Estimating Ungulate Abundance in Elk Island National Park Using Camera Traps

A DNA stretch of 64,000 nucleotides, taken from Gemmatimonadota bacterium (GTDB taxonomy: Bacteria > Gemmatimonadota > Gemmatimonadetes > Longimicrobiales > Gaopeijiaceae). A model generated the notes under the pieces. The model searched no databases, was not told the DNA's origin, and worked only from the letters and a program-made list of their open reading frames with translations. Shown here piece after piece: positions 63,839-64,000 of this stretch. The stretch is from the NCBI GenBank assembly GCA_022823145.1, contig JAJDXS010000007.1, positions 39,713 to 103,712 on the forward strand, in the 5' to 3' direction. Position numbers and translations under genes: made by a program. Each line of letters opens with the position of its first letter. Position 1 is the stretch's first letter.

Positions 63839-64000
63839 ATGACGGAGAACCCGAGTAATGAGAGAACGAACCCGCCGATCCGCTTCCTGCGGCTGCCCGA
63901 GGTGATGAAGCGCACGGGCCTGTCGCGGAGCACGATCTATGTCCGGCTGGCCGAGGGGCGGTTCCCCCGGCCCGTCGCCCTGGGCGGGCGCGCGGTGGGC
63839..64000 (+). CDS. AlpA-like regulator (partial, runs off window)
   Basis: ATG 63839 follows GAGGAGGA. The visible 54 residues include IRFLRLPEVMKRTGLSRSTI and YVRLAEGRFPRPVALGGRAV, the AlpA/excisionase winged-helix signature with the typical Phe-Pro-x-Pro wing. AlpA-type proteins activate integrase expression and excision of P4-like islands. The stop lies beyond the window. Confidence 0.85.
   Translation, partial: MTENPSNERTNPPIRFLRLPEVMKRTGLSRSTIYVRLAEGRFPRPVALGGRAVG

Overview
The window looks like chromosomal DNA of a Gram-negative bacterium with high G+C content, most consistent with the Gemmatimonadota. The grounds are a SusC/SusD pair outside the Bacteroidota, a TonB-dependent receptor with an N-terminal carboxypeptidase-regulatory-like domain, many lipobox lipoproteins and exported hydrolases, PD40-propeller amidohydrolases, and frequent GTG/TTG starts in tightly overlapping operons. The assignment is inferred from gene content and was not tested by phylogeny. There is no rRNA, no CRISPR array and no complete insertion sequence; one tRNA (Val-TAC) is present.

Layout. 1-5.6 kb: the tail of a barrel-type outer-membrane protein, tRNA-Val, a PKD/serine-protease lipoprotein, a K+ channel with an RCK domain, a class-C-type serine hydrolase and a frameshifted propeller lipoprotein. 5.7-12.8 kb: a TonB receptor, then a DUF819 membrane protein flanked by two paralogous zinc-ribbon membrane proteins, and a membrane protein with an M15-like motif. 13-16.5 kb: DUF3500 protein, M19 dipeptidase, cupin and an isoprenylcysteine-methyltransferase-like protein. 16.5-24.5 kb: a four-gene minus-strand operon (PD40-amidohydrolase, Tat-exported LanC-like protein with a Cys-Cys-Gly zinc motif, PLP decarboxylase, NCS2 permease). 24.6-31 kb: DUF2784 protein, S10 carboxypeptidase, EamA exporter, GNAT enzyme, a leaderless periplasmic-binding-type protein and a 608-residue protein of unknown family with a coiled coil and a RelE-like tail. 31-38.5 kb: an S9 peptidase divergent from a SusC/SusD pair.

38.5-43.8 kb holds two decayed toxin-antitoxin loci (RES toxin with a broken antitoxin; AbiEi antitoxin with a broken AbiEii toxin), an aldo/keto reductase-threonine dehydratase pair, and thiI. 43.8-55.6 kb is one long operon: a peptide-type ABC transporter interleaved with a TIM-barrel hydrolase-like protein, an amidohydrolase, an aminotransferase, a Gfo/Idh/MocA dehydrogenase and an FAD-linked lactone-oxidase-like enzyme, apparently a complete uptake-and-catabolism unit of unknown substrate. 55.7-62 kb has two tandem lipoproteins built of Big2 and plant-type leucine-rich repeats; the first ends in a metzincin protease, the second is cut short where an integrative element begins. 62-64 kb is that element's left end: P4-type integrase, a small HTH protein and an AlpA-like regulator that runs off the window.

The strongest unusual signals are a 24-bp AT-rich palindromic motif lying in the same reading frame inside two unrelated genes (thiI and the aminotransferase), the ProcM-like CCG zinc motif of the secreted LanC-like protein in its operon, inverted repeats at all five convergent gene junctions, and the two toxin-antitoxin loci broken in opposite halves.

Many studies on ungulate distributions have focused primarily on nutrition and response to predation. Interspecific interactions between ungulate species should be considered as well, especially in areas where predators have been effectively removed, releasing top-down controls on ungulate populations. Some studies have investigated the influence of interspecific mechanisms on ungulate distributions, but there is more to be learned at finer spatial scales. We propose a camera trap project to evaluate how variability in density across the landscape for multiple ungulate species influences habitat selection and distribution patterns. This study will take place in Elk Island National Park (EINP) and Cooking Lake-Blackfoot Provincial Recreation Area (Blackfoot PRA). Elk Island National Park is home to plains bison (Bison bison), wood bison (Bison bison athabascae), mule deer (Odocoileus hemionus), white-tailed deer (O. virginianus), elk (Cervus elaphus), and moose (Alces alces). Blackfoot PRA is another enclosed natural area with similar habitats as in EINP, but with different management strategies and no bison. I will use methods designed for unmarked species to evaluate the interactions between landscape characteristics and ungulate density as well as interspecific spatial and temporal overlap.
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